The vet asked me if I wanted to feel the mass. Once I had a sense for it, he tried to explain why he asked if I wanted to feel it. I don't remember his reasoning, but I remember my stupid reply: "I have some biology background, so it's interesting for me." God, what an idiot I turn into around death. I become as distracted as I am humble. There is something to this though. When I arrived at Emily's house after her grandmother died, that was the first thing Emily's mom asked: Did I want to touch Grandma Millie's hand? Maybe it's knowing the rest of the being has moved on, and it's only a physical vehicle left in front of me, or maybe it's just to confirm what denial tries to avoid. Either way, being alive and touching the dead brings some sense of comfort I'll have to consider more.

I wanted to blog about this last night, but I was fighting a headache. Today, the house seems that much emptier, so perhaps doing this now provides therapy when I need it more. I already miss her retarded meow, and the way she'd follow me around the house for minutes at a time. She certainly leaves a bigger void than the 5 pounds of mass no longer here.

This one's for you, Kitty:

03 June 2008

Dogs on Dixie

A couple weeks ago, I got pulled over by one rather large waste of money in a uniform. Speed traps are not only insulting to drivers. They also reduce the policemen working them to traffic machines. Were I not one of only five cars on Dixie Highway at the time, I might agree that they were doing something to benefit other drivers. Clearly, the event was more a fundraiser for the city than a declaration of road safety. Unfortunately for me, I was the guy paying more attention to the road and less attention to my speedometer; as a result, I am penalized for...accelerating to pass another car.

The police"man" stepped into the road to direct me over. In an alternate universe, I plowed straight through his ass. Luckily for him, I'm a safe driver in this one. As he cited me for "unlawful speeding," I complained to his partner in legal crime. The partner listening to my loose mouth claimed he's never been pulled over since becoming a policeman. Maybe he was telling the truth. Maybe he wasn't. Either way, he will probably never know how I felt in that moment. And he'll certainly never know what it's like to pay an exorbitant amount of money so Chief Hog can meet the monthly quota.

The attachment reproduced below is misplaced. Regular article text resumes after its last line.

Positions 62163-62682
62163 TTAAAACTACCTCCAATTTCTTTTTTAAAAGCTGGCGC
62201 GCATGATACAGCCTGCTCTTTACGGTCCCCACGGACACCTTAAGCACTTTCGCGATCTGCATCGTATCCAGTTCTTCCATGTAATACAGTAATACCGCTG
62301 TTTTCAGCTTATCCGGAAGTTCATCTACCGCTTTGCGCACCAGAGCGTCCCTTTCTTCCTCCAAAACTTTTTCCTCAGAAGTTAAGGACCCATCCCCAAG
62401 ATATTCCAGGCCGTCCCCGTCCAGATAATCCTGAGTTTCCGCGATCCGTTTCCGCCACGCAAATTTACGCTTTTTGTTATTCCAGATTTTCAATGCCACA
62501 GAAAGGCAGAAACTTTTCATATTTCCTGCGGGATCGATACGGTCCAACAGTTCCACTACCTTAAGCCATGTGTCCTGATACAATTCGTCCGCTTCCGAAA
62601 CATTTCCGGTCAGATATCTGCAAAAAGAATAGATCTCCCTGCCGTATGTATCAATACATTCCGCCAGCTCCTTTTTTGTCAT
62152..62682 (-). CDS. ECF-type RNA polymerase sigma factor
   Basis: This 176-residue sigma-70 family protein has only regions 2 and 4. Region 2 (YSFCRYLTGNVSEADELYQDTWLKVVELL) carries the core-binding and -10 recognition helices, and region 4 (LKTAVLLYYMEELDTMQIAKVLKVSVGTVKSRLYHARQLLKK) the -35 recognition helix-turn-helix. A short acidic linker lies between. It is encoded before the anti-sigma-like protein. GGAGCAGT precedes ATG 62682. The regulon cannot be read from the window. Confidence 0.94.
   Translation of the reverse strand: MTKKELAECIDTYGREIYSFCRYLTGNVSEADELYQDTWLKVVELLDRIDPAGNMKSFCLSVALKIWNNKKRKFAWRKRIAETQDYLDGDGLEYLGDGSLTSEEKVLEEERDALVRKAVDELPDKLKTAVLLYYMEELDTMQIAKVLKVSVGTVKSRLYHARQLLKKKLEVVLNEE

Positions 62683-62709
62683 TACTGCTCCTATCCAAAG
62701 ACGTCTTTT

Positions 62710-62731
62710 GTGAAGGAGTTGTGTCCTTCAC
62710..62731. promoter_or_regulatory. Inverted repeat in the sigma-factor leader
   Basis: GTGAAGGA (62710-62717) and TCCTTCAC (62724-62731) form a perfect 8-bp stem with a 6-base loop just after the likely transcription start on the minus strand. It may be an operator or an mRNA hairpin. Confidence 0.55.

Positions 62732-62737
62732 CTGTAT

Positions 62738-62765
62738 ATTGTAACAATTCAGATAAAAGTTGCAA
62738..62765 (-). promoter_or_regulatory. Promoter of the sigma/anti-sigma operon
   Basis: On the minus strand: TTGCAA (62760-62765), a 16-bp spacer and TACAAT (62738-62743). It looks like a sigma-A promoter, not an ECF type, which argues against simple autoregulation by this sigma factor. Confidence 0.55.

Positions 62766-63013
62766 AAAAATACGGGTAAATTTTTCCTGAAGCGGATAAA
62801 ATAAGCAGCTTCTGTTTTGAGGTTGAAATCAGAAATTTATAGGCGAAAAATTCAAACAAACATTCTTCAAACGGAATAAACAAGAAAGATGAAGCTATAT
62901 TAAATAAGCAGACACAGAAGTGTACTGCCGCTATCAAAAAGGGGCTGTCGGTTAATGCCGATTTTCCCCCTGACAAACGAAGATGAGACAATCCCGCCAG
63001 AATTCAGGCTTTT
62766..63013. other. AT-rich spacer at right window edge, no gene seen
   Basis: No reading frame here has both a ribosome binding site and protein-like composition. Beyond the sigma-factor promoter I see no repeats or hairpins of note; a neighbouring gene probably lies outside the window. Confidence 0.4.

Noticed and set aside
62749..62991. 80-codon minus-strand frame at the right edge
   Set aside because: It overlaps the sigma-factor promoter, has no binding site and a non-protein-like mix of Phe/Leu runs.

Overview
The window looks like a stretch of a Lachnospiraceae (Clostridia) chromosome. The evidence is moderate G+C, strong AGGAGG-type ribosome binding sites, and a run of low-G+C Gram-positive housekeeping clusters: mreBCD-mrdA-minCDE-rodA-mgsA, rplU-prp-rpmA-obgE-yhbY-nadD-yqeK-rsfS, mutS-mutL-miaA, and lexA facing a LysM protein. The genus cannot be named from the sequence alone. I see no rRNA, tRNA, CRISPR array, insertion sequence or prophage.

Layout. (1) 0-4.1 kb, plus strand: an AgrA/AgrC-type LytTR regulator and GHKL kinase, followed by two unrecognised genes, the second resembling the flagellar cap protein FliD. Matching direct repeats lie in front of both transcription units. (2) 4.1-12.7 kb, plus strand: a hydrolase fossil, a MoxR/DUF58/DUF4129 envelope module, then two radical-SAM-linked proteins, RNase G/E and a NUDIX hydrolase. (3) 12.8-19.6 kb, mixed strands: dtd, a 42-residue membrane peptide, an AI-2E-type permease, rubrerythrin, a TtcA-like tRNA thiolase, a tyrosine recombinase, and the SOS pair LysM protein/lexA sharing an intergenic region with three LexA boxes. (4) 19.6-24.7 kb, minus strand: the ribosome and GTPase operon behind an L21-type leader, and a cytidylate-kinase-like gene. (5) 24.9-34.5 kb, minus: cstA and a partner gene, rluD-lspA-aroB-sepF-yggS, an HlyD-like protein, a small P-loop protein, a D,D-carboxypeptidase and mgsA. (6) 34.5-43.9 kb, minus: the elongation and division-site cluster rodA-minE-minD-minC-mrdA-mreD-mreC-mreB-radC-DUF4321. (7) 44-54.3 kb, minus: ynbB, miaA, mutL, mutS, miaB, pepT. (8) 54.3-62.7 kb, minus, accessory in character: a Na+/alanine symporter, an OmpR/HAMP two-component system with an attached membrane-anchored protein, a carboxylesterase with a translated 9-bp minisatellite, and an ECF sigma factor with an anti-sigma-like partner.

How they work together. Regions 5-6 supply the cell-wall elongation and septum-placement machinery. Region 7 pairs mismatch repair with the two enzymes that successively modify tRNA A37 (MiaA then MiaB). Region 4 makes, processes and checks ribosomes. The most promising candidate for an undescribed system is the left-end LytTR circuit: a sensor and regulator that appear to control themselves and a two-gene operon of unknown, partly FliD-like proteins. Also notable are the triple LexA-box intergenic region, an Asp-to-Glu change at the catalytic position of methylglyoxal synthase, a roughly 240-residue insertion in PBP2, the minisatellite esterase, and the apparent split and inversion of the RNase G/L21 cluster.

It's a funny thing about Dixie Hwy. Going north, the speed limit is 35. Going south, it's 40. Guess which way I was going. Yep, 52 in the 35. Like I said, I wasn't on constant speedometer watch (because I prefer to watch the road, you know, that direction my car is headed). I can't honestly say whether I hit 52 or not. I probably did. What I refuse to believe, however, is that 35 is a reasonable speed limit for Dixie Hwy. The wide, grassy median sports a north-south train track while industries and establishments line the road sides. Where's the residentiality that would warrant 35, or even 40mph going the other way?